Salvador said in an email to The Associated Press that North Korea also informed WHO of the suspected first case, saying the person was tested for Covid-19 but the results were inconclusive.
Salvador said WHO has requested that North Korea share more information about the person.
Salvador said all of North Korea’s borders remain closed, group gatherings are banned, masks are required in public, and all educational institutions, including preschools, are on an extended summer break.
Since the end of December, North Korea has quarantined and released 25,905 people, 382 of them foreigners, Salvador said.
Many outside observers are all but certain the virus has already entered North Korea because it closed its border with China, its biggest trading partner, weeks after the world’s first known virus cases were recorded in China in December.
Monitoring groups in Seoul have steadfastly reported about North Korean virus cases and deaths.
A major coronavirus outbreak may cause a humanitarian disaster because of North Korea’s broken public health care system and lack of medical supplies.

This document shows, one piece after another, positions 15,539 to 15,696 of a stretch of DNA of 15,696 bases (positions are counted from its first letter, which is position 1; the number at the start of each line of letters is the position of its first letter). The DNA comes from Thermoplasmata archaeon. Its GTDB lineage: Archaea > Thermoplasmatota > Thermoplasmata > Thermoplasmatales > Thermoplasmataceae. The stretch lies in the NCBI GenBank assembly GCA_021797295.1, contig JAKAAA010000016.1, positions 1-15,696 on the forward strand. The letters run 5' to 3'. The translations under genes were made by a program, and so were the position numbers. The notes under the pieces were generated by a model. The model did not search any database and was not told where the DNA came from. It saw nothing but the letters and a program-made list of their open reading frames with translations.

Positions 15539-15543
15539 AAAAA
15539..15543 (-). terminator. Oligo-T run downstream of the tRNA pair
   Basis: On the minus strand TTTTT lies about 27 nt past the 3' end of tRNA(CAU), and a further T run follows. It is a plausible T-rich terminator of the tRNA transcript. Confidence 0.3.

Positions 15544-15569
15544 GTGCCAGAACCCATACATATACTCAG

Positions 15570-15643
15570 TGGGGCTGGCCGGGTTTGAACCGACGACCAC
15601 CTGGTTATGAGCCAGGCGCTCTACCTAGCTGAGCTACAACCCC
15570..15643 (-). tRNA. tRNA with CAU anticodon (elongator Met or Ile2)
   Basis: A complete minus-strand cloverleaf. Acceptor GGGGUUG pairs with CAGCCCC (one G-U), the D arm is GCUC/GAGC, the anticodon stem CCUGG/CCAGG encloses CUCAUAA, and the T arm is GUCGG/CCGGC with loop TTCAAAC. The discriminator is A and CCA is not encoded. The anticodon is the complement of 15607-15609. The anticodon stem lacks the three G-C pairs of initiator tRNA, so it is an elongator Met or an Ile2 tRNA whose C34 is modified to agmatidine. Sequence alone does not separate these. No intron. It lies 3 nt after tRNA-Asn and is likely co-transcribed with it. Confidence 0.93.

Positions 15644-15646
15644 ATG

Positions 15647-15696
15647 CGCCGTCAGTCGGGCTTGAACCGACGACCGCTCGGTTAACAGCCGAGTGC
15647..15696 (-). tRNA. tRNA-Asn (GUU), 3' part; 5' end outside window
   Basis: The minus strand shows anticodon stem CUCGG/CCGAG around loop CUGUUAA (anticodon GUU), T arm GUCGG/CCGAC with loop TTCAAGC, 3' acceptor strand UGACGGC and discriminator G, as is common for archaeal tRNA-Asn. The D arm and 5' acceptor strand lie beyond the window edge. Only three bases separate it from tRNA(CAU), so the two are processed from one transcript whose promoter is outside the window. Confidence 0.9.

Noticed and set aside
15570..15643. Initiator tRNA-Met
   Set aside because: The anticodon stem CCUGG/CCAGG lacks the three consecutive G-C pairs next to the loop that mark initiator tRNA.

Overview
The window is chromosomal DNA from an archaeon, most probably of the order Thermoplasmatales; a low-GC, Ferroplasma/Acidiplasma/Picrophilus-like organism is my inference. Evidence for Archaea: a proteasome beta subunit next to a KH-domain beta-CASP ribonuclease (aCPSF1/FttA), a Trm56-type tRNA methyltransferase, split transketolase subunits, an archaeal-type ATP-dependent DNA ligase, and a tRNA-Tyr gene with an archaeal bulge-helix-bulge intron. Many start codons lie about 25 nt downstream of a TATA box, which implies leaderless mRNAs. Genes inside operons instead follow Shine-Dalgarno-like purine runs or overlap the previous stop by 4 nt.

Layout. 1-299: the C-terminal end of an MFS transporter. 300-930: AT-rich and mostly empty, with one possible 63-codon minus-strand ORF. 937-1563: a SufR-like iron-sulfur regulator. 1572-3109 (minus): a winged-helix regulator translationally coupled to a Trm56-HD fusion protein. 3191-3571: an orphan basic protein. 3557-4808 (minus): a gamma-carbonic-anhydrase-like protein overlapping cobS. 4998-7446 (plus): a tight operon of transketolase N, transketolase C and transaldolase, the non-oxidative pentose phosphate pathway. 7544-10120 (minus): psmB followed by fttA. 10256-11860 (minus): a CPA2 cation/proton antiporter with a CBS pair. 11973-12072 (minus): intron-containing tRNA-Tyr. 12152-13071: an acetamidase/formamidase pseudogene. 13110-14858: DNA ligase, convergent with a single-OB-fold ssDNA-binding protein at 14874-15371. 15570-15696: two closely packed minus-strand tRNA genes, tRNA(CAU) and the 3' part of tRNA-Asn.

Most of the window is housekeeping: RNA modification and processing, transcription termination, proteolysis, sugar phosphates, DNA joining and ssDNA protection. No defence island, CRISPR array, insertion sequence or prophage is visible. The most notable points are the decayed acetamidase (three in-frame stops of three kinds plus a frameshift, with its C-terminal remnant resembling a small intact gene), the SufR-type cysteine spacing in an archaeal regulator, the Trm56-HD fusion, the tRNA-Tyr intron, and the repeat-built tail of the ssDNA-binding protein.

But it’s unclear how serious North Korea’s current situation is.
“Though a really extensive local outbreak might not have occurred yet, it’s likely that a considerable number of people have been infected,” said analyst Hong Min at Seoul’s Korea Institute for National Unification.
“Even though North Korea locks itself down, there should be suspected cases there and authorities must aggressively diagnose them. But North Korea has never been transparent about whether it has such a capacity and the will to do so.”